Everyone agrees there is a crisis in education, but what does that mean? Buzz words abound – reform, underfunding, corporatization, privatization, secularization, dogmatism – while we debate ad nauseum.
My context is personal, working on the front lines at a public high school. But before pondering all of the big questions, let’s take a look at the the basic educational relationship: the teacher and the student. Teachers are exhausted and students are depressed.
Nearly a month ago, The Gazette ran an article on the Mental Health crisis at McGill (“Our Students are Hurting,” Feb. 9). Characterizing students as “angry, anxious, fragile,” McGill University psychiatrist Norman Hoffman noted an astronomical increase in students seeking help within the past decade, counting over 2,300 visits in 2007. The 300 per cent increase was numbed only by a clarification; that one in 10 turned to self-mutilation with razor blades or glass, usually choosing to slice open their arms or legs. Venues ranged from showers to secret locations to cutting parties, he explained. Why are we hurting so badly? What is being done to solve this problem?
Professor Norman Cornett was a McGill professor who tried to imagine a classroom that would challenge students without breaking them down. As a reward for his efforts, the Religious Studies instructor was ignominiously canned in 2007 after 15 years on the job. As a former student, I can attest to the weirdness, as well as the brillance, of his unorthodox teaching style. His class had a theme song. Marks were determined by attendance and participation; required materials included blindfold, pen, earplugs, and lots of paper. Participation entailed listening, watching, reading and reflection. The class was renamed according to theme (mine was “Live Poets Society”) and students crafted new names for themselves.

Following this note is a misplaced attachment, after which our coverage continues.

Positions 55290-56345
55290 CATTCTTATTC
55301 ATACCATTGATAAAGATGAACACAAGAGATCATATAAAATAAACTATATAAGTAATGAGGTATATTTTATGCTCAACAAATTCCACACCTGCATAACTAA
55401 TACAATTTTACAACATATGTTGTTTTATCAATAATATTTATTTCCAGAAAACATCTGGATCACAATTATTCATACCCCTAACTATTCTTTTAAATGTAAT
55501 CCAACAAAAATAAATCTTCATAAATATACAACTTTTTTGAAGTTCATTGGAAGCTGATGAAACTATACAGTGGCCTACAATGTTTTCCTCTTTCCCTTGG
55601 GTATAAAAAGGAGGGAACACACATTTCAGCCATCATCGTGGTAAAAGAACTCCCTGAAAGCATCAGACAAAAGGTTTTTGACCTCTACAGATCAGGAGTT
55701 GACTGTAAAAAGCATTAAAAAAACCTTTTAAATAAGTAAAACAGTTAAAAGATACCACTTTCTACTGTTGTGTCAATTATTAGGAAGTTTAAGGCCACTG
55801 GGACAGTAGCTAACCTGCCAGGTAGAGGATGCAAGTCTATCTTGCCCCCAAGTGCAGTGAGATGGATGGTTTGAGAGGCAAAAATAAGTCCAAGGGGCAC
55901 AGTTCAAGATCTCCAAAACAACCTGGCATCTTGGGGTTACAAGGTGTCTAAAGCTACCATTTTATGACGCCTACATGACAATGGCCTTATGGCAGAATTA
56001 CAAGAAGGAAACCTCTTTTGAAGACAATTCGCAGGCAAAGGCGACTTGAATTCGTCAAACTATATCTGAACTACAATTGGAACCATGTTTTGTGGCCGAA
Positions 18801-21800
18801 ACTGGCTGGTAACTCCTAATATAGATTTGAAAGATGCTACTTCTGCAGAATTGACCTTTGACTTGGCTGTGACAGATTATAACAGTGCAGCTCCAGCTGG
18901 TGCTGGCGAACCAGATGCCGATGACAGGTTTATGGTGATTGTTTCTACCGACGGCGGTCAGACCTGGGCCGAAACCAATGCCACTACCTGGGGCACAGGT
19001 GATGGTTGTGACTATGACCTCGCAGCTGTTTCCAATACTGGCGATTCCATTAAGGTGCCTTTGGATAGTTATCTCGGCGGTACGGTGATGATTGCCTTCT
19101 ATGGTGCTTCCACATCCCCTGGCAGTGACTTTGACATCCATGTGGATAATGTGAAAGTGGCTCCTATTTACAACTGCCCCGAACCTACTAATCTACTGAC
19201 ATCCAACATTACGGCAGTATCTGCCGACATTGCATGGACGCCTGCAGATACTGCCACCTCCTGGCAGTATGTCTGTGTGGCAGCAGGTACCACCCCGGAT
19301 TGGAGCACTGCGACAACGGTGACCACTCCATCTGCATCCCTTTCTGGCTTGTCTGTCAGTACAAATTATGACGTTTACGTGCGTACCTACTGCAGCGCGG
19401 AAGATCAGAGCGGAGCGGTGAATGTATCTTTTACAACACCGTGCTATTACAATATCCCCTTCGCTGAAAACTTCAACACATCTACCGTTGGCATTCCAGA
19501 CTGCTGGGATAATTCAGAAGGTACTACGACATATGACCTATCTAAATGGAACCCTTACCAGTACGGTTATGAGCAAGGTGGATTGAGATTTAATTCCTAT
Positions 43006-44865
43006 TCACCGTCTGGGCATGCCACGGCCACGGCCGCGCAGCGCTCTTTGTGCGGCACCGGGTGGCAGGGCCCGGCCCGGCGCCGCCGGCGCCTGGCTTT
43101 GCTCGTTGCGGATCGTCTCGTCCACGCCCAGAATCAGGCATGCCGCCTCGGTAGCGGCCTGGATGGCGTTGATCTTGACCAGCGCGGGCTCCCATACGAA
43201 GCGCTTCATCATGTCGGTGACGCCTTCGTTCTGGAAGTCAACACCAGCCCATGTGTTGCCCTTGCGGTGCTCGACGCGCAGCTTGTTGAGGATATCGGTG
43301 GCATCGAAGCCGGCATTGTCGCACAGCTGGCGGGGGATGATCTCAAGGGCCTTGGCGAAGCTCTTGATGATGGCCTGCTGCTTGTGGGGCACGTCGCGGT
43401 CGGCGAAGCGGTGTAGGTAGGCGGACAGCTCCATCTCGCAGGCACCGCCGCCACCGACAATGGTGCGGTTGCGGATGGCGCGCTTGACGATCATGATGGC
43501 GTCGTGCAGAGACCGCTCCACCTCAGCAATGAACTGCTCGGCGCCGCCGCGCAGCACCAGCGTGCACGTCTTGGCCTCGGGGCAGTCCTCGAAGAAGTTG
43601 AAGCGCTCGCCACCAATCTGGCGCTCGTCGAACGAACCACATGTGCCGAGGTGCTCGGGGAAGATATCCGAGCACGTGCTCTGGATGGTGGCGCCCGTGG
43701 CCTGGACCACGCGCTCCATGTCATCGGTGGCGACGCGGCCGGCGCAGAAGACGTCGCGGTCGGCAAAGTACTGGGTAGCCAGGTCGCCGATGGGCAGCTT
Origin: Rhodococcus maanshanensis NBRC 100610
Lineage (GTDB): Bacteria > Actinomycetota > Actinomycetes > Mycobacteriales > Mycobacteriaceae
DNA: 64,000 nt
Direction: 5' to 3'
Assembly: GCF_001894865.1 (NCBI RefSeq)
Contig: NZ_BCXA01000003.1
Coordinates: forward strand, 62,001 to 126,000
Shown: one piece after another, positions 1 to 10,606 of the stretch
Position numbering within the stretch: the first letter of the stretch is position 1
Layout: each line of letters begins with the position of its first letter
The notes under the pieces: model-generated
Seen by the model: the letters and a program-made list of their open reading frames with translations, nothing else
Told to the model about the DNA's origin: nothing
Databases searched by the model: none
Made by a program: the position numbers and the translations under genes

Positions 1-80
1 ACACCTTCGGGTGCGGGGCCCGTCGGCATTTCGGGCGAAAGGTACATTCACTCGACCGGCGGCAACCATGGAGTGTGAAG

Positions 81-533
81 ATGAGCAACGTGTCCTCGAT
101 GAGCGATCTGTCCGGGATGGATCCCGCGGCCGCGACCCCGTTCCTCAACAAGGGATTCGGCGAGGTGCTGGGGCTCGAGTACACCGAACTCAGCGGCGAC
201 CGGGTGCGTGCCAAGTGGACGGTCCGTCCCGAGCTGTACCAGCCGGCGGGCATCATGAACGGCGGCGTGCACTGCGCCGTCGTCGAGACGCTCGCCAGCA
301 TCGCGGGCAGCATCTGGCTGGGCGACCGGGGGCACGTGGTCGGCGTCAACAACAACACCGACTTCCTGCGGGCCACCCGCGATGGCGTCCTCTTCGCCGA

In conversation, Cornett still calls me by my classroom appellation. But the guiding philosophy of the class was dialogue and understanding. Cornett stressed personal relationships and raw data, a far cry from student numbers and Google Scholar. Instead of writing final exams, students confronted the artists, politicians, documentarians, and writers. Cornett turned to this method of classroom community after witnessing a student break down in front of him. He found that allowing people to write, no rules attached, brought insight and inspiration.
McGill fired Cornett last summer.
In contemporary higher education a purge is taking place, and students are suffering because of it. The bureaucratization of education is putting a heavy burden on the shoulders of students. Humans, social animals, require dialogue, feedback, and affirmation. As changes sweep through this institution, one must reflect on what “history [is] in the making”. While Cornett and his supporters continue to battle the administration, the reason for his dismissal is still secret. To me, it looks like the slow unmaking of a learning institution. Now that’s something to get depressed about.
Jesse Gutman is a teacher and a former Daily colunist.